Life In LC

Adopt Eugene – An Introduction

in Community/Firehose/Rotator by

— Laurel Hayles for EDN

happy puppy!

If you could change one thing in Eugene, what would it be? What makes you sad? Angry? Is it child abuse and neglect? Elder abuse and neglect? Drug abuse? Homelessness and panhandlers? All these things – poverty, abuse, neglect – are not just a drain on our community, but take their toll on us individually. They hurt us emotionally, mentally, and spiritually.

Often we turn a blind eye to that which disturbs or distresses us, thinking, “There’s nothing I can do that will change it.”  But who told us that?  Why can’t we do something about it?  Why can’t we change it?  What, really, would we have to do to make it become something that pleases us, that brings us joy?

Most of us have already committed ourselves to at least one thing that requires a majority of our time, attention, and funds:  keeping ourselves off the streets by being employed (and doing at least an adequate job for our employer), maintaining our homes:  paying bills, buying food, doing housekeeping, etc.  We raise our children and help our friends and family when we can.  Many of us also have at least one cause we donate the little “extra” time, attention, and money that we have available to help as best we can.

But how much time (and money) do we spend every day pouring ourselves into a black hole that gives nothing in return – watching TV or wandering the Internet, as just a couple of examples.  How many hours a day do we sit in front of the tube? Surf the ‘net for entertainment or to “touch base” with people on Facebook or other network sites, or texting on our cell phones?  How many of your “Facebook friends” have you actually met in person? See on a regular (at least monthly) basis?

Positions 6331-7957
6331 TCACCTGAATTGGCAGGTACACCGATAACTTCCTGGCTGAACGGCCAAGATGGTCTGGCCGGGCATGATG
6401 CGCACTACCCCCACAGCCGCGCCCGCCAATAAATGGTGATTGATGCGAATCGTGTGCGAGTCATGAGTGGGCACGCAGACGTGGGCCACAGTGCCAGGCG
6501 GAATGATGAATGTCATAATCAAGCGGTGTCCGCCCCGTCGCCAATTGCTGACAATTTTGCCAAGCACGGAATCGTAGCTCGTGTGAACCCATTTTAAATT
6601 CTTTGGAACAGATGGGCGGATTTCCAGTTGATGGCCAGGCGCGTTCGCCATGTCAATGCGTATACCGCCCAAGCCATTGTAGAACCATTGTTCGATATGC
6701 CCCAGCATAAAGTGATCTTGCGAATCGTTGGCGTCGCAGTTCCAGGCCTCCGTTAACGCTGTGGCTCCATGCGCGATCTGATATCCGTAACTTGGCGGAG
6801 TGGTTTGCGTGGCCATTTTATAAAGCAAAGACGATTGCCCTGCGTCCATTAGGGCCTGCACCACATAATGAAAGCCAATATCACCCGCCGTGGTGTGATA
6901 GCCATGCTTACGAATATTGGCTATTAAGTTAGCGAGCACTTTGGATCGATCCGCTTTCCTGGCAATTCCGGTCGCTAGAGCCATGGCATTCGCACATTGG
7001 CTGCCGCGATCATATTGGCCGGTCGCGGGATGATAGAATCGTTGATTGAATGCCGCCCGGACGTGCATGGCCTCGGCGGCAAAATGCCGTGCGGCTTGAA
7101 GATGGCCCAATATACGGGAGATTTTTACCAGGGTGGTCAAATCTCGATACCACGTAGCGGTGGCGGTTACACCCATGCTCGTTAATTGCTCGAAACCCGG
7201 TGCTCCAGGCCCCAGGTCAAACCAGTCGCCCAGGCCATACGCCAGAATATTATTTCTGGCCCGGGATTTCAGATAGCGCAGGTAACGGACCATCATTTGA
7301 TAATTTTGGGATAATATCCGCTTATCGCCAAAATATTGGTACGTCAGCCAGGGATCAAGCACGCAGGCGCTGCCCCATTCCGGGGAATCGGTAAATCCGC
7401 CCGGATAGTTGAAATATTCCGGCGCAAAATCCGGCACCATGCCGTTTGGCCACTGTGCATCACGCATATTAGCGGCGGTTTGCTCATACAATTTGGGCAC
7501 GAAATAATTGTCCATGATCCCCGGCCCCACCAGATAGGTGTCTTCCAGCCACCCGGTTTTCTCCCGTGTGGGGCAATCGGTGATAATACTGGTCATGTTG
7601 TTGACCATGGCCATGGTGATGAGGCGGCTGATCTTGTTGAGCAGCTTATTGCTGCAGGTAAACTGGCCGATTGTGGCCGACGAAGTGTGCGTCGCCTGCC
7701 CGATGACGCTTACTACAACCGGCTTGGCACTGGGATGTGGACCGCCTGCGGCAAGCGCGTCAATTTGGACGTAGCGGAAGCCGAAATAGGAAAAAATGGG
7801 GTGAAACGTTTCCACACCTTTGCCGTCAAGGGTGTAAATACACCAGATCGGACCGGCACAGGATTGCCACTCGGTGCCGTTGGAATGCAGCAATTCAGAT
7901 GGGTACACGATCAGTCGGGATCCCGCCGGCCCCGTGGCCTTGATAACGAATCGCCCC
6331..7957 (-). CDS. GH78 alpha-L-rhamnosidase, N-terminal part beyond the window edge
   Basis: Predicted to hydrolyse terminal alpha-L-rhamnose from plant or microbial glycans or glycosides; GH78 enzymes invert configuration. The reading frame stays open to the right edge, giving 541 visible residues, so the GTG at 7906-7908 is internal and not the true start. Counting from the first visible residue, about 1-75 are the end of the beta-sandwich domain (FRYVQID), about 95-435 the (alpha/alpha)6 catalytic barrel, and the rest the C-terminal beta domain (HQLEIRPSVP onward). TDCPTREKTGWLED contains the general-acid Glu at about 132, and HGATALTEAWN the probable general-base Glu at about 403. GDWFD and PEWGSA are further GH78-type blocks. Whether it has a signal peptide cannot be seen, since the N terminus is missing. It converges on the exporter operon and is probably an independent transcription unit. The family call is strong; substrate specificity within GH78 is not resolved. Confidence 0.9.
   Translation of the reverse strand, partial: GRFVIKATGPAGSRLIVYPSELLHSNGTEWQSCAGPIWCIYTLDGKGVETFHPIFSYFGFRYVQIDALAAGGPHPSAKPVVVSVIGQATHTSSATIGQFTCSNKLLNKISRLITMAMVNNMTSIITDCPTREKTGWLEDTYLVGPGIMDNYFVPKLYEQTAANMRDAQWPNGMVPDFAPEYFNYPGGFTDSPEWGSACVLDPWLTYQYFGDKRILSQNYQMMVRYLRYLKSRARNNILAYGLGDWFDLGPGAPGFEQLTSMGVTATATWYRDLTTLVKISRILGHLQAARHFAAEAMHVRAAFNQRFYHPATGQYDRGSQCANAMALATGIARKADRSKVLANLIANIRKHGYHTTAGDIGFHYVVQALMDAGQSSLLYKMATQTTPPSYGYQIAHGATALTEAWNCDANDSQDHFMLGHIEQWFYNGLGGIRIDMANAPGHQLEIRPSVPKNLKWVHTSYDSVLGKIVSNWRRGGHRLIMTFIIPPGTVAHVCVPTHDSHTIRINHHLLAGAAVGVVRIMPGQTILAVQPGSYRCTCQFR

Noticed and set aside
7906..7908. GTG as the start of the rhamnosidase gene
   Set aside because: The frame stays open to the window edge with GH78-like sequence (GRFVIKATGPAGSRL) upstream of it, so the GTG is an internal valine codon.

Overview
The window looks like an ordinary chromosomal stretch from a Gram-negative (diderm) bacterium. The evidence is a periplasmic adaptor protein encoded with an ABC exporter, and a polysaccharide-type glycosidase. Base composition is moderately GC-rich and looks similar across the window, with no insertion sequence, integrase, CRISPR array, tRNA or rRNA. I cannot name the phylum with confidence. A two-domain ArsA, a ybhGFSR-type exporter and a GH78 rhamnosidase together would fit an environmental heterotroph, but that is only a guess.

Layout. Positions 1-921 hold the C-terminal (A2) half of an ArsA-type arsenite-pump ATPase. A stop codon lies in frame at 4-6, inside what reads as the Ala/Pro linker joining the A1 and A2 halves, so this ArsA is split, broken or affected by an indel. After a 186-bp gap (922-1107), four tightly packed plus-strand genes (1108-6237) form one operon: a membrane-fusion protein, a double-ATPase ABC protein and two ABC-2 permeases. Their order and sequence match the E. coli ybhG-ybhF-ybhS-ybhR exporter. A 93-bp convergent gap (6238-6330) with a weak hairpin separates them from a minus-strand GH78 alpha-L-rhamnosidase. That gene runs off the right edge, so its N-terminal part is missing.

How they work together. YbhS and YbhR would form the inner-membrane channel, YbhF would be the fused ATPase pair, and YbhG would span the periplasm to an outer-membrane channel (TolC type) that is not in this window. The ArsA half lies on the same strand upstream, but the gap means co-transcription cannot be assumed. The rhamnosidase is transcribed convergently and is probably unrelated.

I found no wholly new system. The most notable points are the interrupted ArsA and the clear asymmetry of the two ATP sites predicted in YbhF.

What would happen if we took just a part of that time, attention, and money, and went to a friend or family member’s house for a visit once a week – or had them come over to do the same? What if we dedicated one other day every week to doing something in our community that would help “fix” something that has always bothered us?

What is really keeping you from doing something about it?

If you haven’t read the book “Pay It Forward” (Catherine Ryan Hyde, 2000) I strongly recommend you do so.  The premise is so simple:  Do something good for three people, something that changes their lives for the better. The only way they can “pay you back” is by “paying it forward” – doing the same for three other people.  Those three people become nine, who become two-hundred forty seven, who become something astronomical. It goes off the charts quickly.

Each week we will take a close look at one area of our community that is in desperate need of your help.  Instead of an “Occupy Eugene” we want an “Adopt Eugene” program.  This week begins with my personal cause:

Homelessness in Eugene.

Because I believe in this idea, and because I believe that the only way to bring this into reality is by doing it, I am in the process of working with local agencies to put together a pool of candidates who are currently homeless and/or jobless and who want only a chance to change that.  I will be opening my home (I rent an apartment in Eugene and am a single mom with a teenager living at home) to one person who needs a safe place to sleep and store their belongings, to shower and do laundry and have decent meals to eat, and to have a local message phone and address. In turn, they will do light housekeeping for us while they are either looking for work or saving their money to be able to get their own place.

If I can do this, in my situation, you can too!

It is time for us to make a difference.  Time for us to take a stand and say, “Enough!”  Let’s make our city, once again, the beautiful jewel we know it really is, a emerald sparkling in the Willamette Valley.

For more information on how you can join us, please email me at PIF.Eugene@gmail.com or visit us on Facebook.

An occasional writer, poet, musician, volunteer, demonstrator, employee, mother, and grandmother, in her spare time Laurel is working on her homestead in McKenzie Bridge which is currently off-the-grid and hopefully will remain so.

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